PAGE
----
• Ubuntu 16.10 Unity 8 - new window snapping feature
  • Ubuntu Online Summit for Ubuntu 17.04 is Taking Place In Mid-November
  • Ubuntu Online Summit: 15-16 November 2016

Leftovers: OSS and Sharing

  • 10 Top Open Source Artificial Intelligence Tools for Linux
    In this post, we shall cover a few of the top, open-source artificial intelligence (AI) tools for the Linux ecosystem. Currently, AI is one of the ever advancing fields in science and technology, with a major focus geared towards building software and hardware to solve every day life challenges in areas such as health care, education, security, manufacturing, banking and so much more.
  • List of FLOSS International Conferences September 2016 Materials
  • This Week In Servo 78
    Our overall roadmap is available online and now includes the initial Q3 plans. From now on, we plan to include the quarterly plan with a high-level breakdown in the roadmap page.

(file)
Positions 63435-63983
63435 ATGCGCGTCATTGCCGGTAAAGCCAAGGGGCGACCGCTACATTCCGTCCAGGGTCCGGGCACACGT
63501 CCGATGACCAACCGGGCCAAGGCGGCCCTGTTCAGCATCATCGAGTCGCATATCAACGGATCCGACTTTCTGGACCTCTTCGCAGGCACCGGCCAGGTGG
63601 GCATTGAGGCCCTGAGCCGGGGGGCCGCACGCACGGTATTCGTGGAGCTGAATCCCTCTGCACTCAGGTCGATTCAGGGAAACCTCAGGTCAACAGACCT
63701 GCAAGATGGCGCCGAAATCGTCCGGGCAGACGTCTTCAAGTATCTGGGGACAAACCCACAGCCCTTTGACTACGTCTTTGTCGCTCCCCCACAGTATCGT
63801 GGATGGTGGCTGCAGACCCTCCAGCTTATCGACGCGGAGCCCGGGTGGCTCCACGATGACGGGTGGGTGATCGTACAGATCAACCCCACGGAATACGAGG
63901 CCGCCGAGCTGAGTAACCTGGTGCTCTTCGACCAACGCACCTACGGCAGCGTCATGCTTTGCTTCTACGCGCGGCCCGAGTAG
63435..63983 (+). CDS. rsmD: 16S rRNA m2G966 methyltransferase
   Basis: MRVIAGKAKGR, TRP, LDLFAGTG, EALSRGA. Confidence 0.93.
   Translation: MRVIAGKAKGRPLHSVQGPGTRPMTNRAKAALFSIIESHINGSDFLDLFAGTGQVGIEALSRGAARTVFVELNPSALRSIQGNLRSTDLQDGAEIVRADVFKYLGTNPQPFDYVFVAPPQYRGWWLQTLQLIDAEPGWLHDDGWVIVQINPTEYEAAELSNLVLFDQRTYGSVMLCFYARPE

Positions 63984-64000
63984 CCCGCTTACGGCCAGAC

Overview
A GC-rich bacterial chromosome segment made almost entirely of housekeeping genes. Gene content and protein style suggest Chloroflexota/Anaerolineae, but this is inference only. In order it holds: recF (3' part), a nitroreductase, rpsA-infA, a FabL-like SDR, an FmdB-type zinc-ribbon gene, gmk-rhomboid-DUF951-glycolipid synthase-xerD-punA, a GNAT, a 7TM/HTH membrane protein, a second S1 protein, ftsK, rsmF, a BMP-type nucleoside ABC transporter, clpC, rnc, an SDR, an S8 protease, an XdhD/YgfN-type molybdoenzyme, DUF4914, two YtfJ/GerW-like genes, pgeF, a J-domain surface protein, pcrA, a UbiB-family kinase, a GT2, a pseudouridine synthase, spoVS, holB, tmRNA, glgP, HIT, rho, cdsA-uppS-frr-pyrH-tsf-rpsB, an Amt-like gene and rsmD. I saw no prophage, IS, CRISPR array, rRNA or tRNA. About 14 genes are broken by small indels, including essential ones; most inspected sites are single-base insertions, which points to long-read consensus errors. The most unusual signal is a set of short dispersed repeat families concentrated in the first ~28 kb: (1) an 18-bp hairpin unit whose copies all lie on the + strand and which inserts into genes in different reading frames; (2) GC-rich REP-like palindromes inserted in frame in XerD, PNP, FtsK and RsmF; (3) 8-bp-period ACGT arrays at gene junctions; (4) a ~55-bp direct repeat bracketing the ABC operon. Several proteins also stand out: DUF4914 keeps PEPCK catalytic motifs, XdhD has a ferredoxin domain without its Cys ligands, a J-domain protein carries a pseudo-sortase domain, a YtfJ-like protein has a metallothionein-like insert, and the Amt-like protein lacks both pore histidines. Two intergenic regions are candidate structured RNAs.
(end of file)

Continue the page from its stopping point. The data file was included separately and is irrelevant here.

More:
• Firefox 49 Release: Find out what is new
    Firefox 49.0 is the next major stable release of the web browser. Firefox 48.0.2 and earlier versions of Firefox can be updated to the new release.
  • Open-Source Climate Change Data From NASA, NOAA, & Others Available For 1st Time
    Climate change has many components — rising sea levels, alterations in rainfall patterns, and an increase in severe storm activity, among others. Communities around the world are faced with the need to plan for climate change but don’t have the information available to do so effectively.
  • Another Setback for 3D Printed Gun Advocate Cody Wilson as Court of Appeals Rules That National Security Concerns Outweigh Free Speech